A note to oncology care providers….
A few months ago my staff and I experienced multiple losses in a short period of time of patients we were very close with. This is a note I wrote to them to remind them that while our job is not easy, it is so worth it. To all oncology care providers out there, remember you are making a difference.
It was a tough week last week… which got me to thinking…
Recently I sat down at my new church to learn more about the church and in return, they wanted to learn about me. Quickly into my career as an oncology nurse I learned to just say “I’m a nurse” leaving out the oncology/cancer/hospice part. The reason for this is because once you say the word “oncology” or “cancer” and especially “hospice”, people’s faces tend to fall and the next question is often “how do you do it?”. In this particular case I did say just nurse first, but they proceeded to ask the question of what type of nurse, so I answered. Then I heard countless stories of how other people in the field of oncology had touched them and their family through cancer battles.
Each of you are a part of this team who makes a difference day in and day out in the lives of these patients and their loved ones. You hold their hands when they are scared, you clean up their puke, empty out their urinals, help them to the bathroom when they are too weak to make it on their own, but they want the dignity of going in a real toilet, you educate them on safety and why you need to be there, and the list goes on.
Each of us got on this career path for different reasons and each of us will be here a different amount of time. For some, it is a brief stop in their career journey. For others it will be their life’s work. Others it is somewhere in the middle. Some people landed here because you yourself or a loved one was personally touched by the care other healthcare providers in the oncology field provided. There are those that just landed in this because it was the open position. And others have a heart for oncology just because. No matter the time frame or reason, you matter.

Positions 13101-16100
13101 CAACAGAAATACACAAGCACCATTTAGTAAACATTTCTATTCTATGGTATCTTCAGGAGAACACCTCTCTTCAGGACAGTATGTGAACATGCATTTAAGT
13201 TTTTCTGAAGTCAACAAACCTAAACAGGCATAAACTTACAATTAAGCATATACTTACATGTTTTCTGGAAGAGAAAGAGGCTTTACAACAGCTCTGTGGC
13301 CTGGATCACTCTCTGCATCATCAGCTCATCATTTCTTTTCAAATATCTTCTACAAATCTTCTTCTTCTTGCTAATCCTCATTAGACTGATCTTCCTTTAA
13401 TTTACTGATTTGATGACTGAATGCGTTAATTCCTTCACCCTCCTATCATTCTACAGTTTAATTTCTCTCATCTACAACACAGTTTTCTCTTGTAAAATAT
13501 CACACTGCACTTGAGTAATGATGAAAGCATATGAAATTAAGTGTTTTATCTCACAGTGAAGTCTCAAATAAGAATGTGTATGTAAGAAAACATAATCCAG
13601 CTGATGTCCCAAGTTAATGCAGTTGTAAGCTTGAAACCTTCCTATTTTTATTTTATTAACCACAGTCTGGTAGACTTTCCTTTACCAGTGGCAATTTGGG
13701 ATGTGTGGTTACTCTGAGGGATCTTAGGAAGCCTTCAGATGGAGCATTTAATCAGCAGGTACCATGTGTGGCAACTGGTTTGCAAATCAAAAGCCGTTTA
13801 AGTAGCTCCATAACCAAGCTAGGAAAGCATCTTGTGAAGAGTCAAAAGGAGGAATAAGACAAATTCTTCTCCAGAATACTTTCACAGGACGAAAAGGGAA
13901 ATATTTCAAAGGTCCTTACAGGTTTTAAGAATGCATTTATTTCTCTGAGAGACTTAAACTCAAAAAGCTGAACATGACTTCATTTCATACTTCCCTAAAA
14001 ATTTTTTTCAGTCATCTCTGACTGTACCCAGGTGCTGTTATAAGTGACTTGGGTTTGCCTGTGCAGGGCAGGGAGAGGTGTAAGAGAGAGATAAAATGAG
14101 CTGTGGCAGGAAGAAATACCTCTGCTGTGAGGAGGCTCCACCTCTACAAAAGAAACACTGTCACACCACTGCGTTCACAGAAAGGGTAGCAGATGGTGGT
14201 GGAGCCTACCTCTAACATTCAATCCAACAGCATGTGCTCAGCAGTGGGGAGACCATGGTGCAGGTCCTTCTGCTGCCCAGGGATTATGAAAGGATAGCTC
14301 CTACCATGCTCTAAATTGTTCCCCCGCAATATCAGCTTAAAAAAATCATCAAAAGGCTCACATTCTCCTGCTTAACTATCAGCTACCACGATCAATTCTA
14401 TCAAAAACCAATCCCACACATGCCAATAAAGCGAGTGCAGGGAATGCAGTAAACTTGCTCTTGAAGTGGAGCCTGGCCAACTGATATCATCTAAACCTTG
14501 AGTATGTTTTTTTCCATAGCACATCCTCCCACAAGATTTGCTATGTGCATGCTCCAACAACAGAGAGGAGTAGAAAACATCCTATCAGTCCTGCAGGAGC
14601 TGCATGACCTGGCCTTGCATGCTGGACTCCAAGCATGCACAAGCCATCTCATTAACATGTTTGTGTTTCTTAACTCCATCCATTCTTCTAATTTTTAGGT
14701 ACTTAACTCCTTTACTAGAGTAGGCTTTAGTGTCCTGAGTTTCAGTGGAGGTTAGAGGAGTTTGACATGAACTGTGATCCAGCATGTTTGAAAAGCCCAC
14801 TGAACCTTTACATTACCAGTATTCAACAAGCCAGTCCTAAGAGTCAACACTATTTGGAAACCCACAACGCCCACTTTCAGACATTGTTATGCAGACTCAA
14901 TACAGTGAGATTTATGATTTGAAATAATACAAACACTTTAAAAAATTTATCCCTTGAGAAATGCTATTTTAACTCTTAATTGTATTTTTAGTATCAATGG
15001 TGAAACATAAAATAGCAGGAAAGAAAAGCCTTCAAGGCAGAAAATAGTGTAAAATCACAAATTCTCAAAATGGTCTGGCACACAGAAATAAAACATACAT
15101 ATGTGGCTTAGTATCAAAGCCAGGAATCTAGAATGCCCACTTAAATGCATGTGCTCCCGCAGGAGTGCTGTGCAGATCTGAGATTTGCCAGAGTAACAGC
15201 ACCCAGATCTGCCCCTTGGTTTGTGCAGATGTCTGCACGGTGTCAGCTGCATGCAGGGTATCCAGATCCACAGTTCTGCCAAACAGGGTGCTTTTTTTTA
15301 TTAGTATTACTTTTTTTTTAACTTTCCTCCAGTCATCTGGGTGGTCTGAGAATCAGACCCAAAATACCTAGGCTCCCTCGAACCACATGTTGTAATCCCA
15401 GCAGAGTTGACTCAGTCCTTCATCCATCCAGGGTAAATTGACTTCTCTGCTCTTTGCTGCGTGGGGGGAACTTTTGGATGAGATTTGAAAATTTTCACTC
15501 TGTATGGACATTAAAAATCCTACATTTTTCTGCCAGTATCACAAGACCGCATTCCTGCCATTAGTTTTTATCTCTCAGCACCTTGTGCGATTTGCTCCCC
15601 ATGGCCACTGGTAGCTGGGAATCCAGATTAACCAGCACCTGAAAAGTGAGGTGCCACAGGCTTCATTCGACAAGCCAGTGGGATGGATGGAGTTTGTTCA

So as I reflect back on the losses that we all felt deeply this week. As I think of the countless times I’ve felt the grief of losing an incredible patient to the horrible disease that is cancer, I want to encourage each of you. I want to let you know that you aren’t alone. I want to let you know that there is room to grieve. Most importantly though, I want you to know that you matter. That the work you are doing day in and day out is changing the lives of people, many of who have a ticking clock over their heads on how long they have left on this earth.
Oncology nursing has been my career plan since I was 16, but nursing leadership/management was not in that plan, that is more something that transpired as my career has progressed. As a leader on this unit, I am honored to work alongside each of you. You all and the patients are the reason I am here. And every time I hear “exceptional plus” or “satisfactory plus” in response to the care you are providing, my heart swells with joy and pride. Thank you for being a team that listens and truly cares. Thank you for caring, even when the pain runs deep. Please know my door is always open for a place to debrief and I’m walking alongside each of you. Thank you for making this unit exceptional plus.